“This is a strange and rather perverse story about us – people – being persuaded to spend money we don’t have on things we don’t need to create impressions that won’t last on people we don’t care about”.
Professor Tim Jackson, author of ‘Prosperity without Growth: Economics for a Finite Planet‘.
In these volatile times, when economic crisis in one part of the world is no sooner ‘stabilized’ than it erupts somewhere else, one single solution has been repeated like a mantra by politicians and the media – ‘a return to economic growth’. Note the key-word ‘return’. Because, despite little tweaks of reform here and there, the same in-the-box thinking that brought the world to the brink of economic collapse is still being applied to its recovery – a return to the endless cycle of using up precious natural resources to produce and consume more and more ‘stuff’ that we don’t need and that does not seem to make us any happier.
Watch Tim Jackson’s Economic Reality Check (click here or on image below)
But some maverick economists – such as Tim Jackson, Herman Daly, the New Economics Foundation and the French decroissance movement – think differently, recognizing that the relentless pursuit of consumption growth is both undesirable and unsustainable if we wish to preserve life and well-being on a finite planet. (In fact, this thinking leads straight back to E.F. Schumacher’s Small is Beautiful and to the warnings of the much derided but now vindicated Limits to Growth report – and even back to Adam Smith’s misguided faith in the restraining ‘invisible hand’).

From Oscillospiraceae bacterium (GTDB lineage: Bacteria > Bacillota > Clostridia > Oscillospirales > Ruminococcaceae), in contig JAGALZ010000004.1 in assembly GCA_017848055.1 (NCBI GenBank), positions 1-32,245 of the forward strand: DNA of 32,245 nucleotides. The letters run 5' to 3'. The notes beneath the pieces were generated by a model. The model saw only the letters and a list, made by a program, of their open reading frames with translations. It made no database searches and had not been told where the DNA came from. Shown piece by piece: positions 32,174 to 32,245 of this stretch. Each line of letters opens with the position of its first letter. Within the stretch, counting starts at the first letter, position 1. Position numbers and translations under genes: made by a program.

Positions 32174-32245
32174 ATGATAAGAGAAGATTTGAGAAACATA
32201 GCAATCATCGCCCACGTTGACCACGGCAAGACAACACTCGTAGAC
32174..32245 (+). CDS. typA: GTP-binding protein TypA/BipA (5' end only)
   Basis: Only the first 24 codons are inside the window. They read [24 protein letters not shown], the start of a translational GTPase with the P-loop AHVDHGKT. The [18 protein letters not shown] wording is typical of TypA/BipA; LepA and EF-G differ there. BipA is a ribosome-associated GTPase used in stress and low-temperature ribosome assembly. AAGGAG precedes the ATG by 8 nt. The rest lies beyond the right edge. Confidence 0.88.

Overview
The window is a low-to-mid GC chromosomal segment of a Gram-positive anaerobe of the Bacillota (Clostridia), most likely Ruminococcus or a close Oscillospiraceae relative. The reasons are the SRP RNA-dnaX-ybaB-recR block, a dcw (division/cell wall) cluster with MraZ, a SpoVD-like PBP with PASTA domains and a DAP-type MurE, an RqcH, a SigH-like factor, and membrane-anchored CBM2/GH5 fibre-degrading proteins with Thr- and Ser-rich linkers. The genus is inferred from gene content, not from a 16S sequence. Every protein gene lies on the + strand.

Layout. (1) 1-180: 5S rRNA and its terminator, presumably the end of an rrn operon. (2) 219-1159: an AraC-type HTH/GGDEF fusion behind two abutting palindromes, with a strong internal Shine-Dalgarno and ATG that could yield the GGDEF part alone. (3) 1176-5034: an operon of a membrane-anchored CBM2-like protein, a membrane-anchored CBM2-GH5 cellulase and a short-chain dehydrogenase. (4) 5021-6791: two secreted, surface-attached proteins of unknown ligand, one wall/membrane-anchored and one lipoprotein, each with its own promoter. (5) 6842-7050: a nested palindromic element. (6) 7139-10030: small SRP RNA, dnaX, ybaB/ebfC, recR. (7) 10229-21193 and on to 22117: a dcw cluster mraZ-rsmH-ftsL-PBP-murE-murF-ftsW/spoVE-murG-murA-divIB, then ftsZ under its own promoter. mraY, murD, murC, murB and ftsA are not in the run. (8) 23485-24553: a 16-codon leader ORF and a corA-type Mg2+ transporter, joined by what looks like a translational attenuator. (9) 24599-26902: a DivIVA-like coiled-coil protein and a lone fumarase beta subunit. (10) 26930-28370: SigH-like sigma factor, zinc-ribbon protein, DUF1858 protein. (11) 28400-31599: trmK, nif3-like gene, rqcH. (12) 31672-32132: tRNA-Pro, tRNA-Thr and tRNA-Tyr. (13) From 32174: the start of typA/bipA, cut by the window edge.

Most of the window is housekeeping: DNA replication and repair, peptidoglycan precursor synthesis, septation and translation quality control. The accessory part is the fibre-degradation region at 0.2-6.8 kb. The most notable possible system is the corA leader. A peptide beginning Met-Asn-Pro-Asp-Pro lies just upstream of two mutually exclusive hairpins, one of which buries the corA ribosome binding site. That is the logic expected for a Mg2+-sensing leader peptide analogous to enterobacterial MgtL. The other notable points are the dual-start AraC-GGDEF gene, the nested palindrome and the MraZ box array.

But recently there are welcome signs that the common-sense thinking of today’s ecological economists may finally be filtering into the fantastical mainstream. David Cameron has proposed measuring the nation’s well-being as well as its gross domestic product. In this he is following the lead of President Sarkozy who, in 2009, commissioned Nobel prize winning economists Joseph Stiglitz and Amarta Sen to report on ways to measure happiness alongside economic growth.
Of course in the blinkered short term thinking of mainstream politics, this does not mean that the alluent nations are any closer to resolving the obvious conflict between economic growth and caring for the ecological systems that enable our lives – for instance, through Tim Jackson’s approach to ‘prosperity without growth’ or through what Jonathon Porritt calls ‘capitalism as if the world matters’ .
In September last year, Nicholas Sarkozy declared:
“The (economic) crisis does not only make us free to imagine other models, another future, another world. It obliges us to do so.”
Since then, attempting to troubleshoot the immediate twists and turns of the unravelling eurozone has evidently diverted him from pursuing this brave new world. So the question still remains: will our political elites wake up in time to the wisdom of smaller re-localised steady-state economies – or will circumstances force them upon us first, ready or not?
You can download Tim Jackson’s 2009 Sustainable Development Commission report ‘Prosperity Without Growth?’ here. (But hurry, because the SDC, advisers to the UK Government on sustainability issues, has been made redundant under the new ‘austerity’ regime!).
For Tim Jackson’s 2009 book of the same name (but without the final question mark), see here.
For a recent (21 Nov 2010) CNN article by Tim Jackson on the unfolding economic crisis, see here.